In the final stages of negotiations in Kigali, it was clear that only a few countries stood in opposition. To break the logjam, the agreement provided the flexibility for reluctant developing countries (India, Pakistan, Iran, Iraq, and the Gulf States) to meet a phasedown schedule with a baseline and reduction steps delayed by four years. It also included a separate provision for an alternative baseline and compliance schedule for Russia, Belarus and several neighboring countries.

Phasing down HFCs offers a unique opportunity for a significant double win for the climate. HFCs themselves are a potent, fast-growing climate pollutant. Reducing HFCs can reduce global warming by as much as 0.5 degrees by the end of the century. Because they are widely used in rapidly expanding, high energy-consuming refrigeration and air conditioning sectors, the transition to alternatives also provides an opportunity to reduce climate change through enhanced energy efficiency.

The Kigali Amendment seeks to capture these benefits first through a fast start fund created by 19 philanthropic groups and individuals who have contributed $ 53 million to move from HFCs to more energy-efficient alternatives.

In addition, a decision reached in Kigali calls for the Multilateral Fund, in developing and supporting projects shifting to alternatives, to fund investments aimed at maintaining and enhancing energy efficiency.

The adoption of the HFC amendment is an important accomplishment, but much work lies ahead in making a successful transition to energy-efficient, low or zero global warming alternatives. For example, hydrocarbon refrigerants and foam blowing agents represent important alternatives, but because they are flammable, changes in national and industry standards and codes will be required to ensure that they can be used safely. The Parties agreed on a decision aimed at facilitating the necessary revisions to standards and codes and supporting enhanced training of air conditioning and refrigeration technicians in the safe use of these alternatives through the Multilateral Fund.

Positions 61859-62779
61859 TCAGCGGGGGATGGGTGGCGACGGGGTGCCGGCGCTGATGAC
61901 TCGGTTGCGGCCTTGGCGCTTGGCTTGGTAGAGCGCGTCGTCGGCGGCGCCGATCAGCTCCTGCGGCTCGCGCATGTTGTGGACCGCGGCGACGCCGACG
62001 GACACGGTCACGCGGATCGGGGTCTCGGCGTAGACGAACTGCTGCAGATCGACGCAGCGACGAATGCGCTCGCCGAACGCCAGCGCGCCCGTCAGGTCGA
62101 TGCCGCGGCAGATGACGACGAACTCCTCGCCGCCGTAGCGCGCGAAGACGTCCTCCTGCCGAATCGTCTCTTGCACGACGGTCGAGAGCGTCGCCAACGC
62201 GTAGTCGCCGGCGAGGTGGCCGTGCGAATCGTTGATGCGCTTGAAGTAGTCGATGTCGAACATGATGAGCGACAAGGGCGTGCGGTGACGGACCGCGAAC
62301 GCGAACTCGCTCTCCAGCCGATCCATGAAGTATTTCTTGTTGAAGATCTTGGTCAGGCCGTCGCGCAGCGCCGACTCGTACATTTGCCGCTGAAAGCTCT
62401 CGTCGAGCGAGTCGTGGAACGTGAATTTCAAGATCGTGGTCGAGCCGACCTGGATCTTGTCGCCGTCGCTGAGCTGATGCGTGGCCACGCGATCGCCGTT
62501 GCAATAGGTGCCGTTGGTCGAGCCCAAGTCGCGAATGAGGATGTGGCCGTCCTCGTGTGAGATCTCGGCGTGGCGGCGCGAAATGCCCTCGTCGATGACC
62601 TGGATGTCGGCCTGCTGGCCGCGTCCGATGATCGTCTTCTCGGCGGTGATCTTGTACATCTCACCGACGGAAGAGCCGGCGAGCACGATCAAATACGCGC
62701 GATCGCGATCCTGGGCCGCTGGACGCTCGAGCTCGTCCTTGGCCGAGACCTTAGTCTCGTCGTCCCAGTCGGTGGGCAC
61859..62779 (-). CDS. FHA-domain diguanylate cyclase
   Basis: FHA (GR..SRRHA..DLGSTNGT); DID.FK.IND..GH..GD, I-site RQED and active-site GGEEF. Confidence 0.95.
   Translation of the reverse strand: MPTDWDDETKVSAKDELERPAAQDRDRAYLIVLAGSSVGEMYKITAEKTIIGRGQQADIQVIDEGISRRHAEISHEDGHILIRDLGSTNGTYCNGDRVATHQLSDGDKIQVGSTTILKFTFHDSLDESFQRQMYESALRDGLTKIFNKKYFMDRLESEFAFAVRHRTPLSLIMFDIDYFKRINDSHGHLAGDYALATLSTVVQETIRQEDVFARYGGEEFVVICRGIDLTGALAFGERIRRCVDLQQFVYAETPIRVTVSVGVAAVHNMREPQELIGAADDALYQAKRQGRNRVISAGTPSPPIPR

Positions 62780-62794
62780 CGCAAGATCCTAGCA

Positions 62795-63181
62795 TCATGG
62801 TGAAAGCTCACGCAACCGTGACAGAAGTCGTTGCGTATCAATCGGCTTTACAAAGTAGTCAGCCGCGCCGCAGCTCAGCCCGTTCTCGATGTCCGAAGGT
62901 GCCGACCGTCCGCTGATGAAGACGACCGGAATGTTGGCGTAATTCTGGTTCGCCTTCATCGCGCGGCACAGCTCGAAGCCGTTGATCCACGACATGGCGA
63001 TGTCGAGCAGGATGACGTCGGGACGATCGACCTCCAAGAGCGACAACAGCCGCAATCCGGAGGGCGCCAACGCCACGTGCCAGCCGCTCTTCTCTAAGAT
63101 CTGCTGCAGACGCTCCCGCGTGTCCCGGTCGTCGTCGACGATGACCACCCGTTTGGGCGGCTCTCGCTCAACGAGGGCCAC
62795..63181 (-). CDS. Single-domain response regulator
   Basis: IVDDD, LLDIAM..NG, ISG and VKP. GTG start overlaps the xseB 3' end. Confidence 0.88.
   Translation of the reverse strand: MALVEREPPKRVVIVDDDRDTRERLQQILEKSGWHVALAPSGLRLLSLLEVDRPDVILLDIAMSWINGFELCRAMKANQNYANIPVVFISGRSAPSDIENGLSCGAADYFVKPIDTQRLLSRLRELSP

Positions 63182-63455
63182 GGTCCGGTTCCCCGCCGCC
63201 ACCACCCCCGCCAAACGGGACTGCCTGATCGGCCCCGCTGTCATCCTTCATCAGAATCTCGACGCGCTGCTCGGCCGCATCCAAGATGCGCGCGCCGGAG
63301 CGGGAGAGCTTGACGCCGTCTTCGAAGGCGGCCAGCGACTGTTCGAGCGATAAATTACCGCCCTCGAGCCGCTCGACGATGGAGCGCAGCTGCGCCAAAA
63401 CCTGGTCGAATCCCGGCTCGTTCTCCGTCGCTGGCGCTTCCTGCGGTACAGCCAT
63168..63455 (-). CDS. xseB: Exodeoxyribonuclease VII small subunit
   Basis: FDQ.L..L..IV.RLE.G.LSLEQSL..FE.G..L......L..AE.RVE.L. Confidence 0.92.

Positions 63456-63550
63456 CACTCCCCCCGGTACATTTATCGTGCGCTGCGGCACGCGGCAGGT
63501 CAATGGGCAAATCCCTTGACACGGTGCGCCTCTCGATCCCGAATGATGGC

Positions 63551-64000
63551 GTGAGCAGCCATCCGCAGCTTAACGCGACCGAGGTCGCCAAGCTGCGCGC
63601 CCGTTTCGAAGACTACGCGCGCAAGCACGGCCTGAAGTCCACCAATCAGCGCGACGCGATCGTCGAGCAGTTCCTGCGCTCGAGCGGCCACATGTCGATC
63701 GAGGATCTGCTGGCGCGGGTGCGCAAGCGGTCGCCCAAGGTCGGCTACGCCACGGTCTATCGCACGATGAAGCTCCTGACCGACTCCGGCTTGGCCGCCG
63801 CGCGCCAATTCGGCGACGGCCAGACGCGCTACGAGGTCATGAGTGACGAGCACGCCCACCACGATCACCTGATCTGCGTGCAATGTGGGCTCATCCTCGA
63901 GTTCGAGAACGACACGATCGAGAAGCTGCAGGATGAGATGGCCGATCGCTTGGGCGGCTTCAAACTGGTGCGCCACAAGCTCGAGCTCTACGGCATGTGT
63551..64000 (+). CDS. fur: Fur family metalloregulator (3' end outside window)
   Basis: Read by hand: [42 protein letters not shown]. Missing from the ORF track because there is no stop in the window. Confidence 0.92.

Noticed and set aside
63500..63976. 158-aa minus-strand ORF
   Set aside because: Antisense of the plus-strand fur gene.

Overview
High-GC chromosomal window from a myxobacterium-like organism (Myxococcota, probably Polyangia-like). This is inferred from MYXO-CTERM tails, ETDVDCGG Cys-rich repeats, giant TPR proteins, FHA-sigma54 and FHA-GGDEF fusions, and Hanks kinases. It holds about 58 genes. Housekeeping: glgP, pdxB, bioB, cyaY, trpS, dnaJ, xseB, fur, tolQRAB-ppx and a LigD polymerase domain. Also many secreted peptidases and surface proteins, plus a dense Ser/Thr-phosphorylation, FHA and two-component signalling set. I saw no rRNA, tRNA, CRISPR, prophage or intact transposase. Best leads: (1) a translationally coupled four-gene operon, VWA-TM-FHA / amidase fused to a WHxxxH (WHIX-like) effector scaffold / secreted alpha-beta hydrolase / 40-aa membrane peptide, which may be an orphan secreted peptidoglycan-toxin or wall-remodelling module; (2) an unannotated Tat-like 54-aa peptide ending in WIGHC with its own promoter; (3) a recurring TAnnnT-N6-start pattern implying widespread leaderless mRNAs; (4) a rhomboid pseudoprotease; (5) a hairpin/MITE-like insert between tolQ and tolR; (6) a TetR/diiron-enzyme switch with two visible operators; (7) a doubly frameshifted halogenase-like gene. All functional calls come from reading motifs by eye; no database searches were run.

Hydrofluorooleinfs (HFOs) are also a family of chemical substitutes to replace HFCs. India and China raised concerns about whether patents held by transnational chemical companies on the production and use of HFOs would block their access to them. Over the coming years the availability of HFOs will need to be advanced through expanding commercial arrangements between companies, which could be facilitated by financial support from the Multilateral Fund.

The Kigali Amendment on HFCs caps an extraordinary couple of weeks for global climate protection. Enough countries have ratified the Paris Agreement that it has already met its conditions to formally enter into force. In addition, a path-breaking agreement was reached to limit emissions from international air travel.

After years of slow and difficult global efforts to address climate change, these recent developments demonstrate a new and stronger commitment to tackle the near and present danger of this critical threat to our global community.